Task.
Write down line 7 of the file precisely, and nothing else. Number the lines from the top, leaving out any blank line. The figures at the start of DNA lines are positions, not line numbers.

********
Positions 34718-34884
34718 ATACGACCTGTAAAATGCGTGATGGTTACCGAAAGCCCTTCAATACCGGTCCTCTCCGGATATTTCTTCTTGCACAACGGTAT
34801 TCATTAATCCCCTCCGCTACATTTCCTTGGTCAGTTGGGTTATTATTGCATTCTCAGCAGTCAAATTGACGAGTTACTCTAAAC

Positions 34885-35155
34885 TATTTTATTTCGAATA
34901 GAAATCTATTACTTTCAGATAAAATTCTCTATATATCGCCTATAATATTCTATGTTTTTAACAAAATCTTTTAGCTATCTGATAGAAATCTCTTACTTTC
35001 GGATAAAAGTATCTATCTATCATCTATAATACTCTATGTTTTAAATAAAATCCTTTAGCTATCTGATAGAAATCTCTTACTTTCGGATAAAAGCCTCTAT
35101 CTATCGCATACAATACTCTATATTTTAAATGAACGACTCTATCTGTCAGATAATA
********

35001 GGATAAAAGTATCTATCTATCATCTATAATACTCTATGTTTTAAATAAAATCCTTTAGCTATCTGATAGAAATCTCTTACTTTCGGATAAAAGCCTCTAT